since the collector demand for these coins seems to be high, you would think that the mint would allow people to exchange more at these events because the majority of these will never be seen again in circulation and that would just increase the governments profit.

i still haven't been able to get any 2009 nickles, dimes, and half of the us territories quarters from circulation or the bank.

the fed needs to re-evaluate the distribution process. if colletors want any of these, they probably have to pay some ridiculous price from some jerk on ebay or at a coin show.

At February 25, 2010 at 7:55 AM , Anonymous Anonymous said...

Surprised that there hasn't been any comment (that I've seen) regarding Part 2 of Director Moy's remarks from Springfield (see
Seems that Moy reasons that due to mintages declining in '10 they have more time to create better coins and we're going to see more "real bumps on it and everything" as a special treat. Funny thing is he says that this year's coins will have a higher relief...I recently compared a roll of '10 Shield pennies to a roll of '09 Log Cabins and guess what: less bumps! But we're gonna get more bumps to go pop! pop! pop! in 2010!!

Jim L.

At February 25, 2010 at 12:29 PM , Anonymous Falcon said...

Looks like we have to wait to pay $8.95 plus s&h to be able to buy $1.00 in pennies from the mint later this year. Seams like that will be the cheapest way for those of us who are too far away to get them from the exchange.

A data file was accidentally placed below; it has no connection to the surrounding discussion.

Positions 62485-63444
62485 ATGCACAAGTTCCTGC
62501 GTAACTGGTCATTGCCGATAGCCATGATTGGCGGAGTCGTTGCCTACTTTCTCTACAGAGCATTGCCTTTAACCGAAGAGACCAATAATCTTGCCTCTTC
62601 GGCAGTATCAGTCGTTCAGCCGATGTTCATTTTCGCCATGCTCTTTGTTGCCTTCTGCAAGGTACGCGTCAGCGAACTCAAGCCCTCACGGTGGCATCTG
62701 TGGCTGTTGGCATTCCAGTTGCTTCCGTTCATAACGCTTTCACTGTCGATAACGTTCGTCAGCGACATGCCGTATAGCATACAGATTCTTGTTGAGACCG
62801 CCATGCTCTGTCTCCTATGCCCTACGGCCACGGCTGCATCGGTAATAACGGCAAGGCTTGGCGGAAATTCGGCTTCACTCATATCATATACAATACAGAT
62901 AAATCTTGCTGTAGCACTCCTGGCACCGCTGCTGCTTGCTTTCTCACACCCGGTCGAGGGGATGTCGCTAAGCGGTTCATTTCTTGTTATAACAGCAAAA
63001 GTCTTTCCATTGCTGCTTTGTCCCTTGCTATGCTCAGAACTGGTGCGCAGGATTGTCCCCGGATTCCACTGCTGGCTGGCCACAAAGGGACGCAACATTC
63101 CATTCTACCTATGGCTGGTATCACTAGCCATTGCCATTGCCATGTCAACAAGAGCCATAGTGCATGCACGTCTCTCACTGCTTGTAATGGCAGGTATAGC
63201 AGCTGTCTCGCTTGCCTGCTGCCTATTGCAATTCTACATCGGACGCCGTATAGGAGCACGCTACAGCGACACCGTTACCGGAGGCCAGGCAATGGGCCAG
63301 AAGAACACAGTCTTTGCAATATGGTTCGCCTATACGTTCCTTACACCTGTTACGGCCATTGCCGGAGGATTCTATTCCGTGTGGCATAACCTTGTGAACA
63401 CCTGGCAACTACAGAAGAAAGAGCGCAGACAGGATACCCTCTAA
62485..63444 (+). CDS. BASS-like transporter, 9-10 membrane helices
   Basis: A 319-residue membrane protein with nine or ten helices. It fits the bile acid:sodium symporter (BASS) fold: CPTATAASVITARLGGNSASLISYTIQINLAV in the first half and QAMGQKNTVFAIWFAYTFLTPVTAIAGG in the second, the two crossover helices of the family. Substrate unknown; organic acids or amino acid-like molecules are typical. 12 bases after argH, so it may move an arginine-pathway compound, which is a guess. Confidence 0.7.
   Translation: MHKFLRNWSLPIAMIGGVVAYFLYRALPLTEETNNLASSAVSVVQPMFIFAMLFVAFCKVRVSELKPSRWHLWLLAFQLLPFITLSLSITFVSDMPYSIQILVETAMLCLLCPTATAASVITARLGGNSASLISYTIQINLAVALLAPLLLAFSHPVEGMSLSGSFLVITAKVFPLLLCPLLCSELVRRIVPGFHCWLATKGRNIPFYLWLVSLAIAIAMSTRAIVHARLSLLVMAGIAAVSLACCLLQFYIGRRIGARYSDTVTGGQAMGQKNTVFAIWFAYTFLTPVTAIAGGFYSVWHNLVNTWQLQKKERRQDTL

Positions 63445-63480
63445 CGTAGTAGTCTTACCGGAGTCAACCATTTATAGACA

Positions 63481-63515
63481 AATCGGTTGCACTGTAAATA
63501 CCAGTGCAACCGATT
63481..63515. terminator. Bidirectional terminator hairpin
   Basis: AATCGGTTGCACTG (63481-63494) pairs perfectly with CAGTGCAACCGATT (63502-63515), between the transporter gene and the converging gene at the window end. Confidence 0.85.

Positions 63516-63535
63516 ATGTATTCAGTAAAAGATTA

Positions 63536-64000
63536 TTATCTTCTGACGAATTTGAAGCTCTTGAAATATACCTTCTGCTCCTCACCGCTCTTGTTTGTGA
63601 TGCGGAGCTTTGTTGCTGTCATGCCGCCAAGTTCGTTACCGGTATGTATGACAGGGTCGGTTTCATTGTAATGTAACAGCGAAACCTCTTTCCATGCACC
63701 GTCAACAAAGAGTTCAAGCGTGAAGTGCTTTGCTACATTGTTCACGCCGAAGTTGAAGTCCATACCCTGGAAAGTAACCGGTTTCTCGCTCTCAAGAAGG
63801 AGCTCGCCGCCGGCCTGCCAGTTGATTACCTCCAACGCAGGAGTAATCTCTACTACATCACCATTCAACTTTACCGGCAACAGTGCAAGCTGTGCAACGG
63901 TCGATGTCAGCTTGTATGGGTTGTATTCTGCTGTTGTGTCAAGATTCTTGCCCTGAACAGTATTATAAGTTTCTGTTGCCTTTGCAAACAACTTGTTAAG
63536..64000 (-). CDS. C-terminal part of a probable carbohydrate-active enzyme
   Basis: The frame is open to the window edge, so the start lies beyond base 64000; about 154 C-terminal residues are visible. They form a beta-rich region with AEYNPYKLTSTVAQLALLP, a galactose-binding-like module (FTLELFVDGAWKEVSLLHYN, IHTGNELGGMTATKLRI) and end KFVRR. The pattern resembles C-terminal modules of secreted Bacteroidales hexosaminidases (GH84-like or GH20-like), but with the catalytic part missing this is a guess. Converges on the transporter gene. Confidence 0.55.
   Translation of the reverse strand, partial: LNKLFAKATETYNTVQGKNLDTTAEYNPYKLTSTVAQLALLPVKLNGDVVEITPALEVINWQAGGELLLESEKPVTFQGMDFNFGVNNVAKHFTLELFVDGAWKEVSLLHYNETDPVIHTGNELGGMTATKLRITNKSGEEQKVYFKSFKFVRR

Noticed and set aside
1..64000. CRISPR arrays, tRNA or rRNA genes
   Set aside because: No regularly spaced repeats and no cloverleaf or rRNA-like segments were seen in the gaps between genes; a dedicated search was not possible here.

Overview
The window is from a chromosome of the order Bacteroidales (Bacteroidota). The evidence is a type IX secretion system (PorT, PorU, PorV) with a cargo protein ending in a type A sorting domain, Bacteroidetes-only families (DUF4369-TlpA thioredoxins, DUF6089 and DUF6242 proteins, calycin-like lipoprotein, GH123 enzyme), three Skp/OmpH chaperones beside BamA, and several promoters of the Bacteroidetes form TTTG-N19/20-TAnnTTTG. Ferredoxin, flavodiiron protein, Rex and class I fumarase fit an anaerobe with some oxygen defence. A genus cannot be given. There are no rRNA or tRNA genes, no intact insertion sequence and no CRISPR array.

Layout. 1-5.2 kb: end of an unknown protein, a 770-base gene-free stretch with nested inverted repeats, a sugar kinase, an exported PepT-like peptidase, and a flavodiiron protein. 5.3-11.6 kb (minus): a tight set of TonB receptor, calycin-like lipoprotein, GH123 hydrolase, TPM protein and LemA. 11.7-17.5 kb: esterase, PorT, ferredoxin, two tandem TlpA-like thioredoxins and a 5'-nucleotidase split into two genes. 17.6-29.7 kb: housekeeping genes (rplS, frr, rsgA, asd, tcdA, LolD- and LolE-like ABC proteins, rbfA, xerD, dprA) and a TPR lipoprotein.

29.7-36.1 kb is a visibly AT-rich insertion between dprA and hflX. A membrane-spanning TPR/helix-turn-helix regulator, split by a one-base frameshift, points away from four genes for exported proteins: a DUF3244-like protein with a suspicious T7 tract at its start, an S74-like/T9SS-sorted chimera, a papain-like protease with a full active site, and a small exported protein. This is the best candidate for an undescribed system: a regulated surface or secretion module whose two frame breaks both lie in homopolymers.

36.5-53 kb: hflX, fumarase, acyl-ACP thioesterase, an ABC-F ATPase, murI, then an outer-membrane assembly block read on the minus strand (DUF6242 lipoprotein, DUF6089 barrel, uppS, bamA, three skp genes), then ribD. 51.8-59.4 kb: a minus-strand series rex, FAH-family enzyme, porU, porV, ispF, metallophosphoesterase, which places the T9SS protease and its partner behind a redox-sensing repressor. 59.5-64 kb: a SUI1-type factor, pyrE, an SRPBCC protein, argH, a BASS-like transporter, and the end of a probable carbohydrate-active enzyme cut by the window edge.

They aren't even producing any dimes or nickles yet. I don't understand why collectors aren't given a means to buy any coin from the mint directly. I don't like getting ripped of by paying $30-$40 for a nickle or dime roll. It is probably someone who works in a bank or knows someone who does that get to sell them for a profit.
Moy could learn alot from other mints that produce holograms, encapulation and bimetal coins that are works of art. All we are promised are bumps. Please give us something that people can afford and are works of art. Then collectors from other countries would want it in thier collection. That might help everyone.

At February 26, 2010 at 10:08 AM , Anonymous Hubert said...

I won't pretend to understand all of the ins and outs of the Mint or coins in general. Having said that, I think expecting the mint to add holograms and other crazy artistry is a bit unrealistic and unfair. These are, in the end, coins. And the proofs and uncircs are likenesses of circulated coin, whose primary role is to trade with various individuals and businesses in return for provisions being sold by sed individual or business. Yes you want them to be beautiful and represent well, but you also need to be realistic about costs and purpose. Sure some of these private mints have very elaborate coinage? But what was the cost to produce and what are they re-selling for? On the other hand, how much do you want your government spending to make a penny, nickel, dime, etc. Hasn't fiscal responsibility been enough of a concern with the mint and government overall?

At February 26, 2010 at 12:15 PM , Anonymous Falcon said...

I am speaking about collector coins like other goverment mints not regular circulating coins.
I feel it is insane to produce coins for more then thier face value like the penny and nickel.
It is not unrealistic for us to want to see something better then better bumps to collect.

At February 26, 2010 at 1:25 PM , Anonymous Anonymous said...

I would have to agree with wanting to see something worth collecting now that the mint has time to spend.
That is not being unrealistic or unfair to want our mint to improve the collector coins. For the profit they make from us they can look into higher tech production. Yes they will charge us for it like they always do.
What you call crazy artistry others would call progressive production.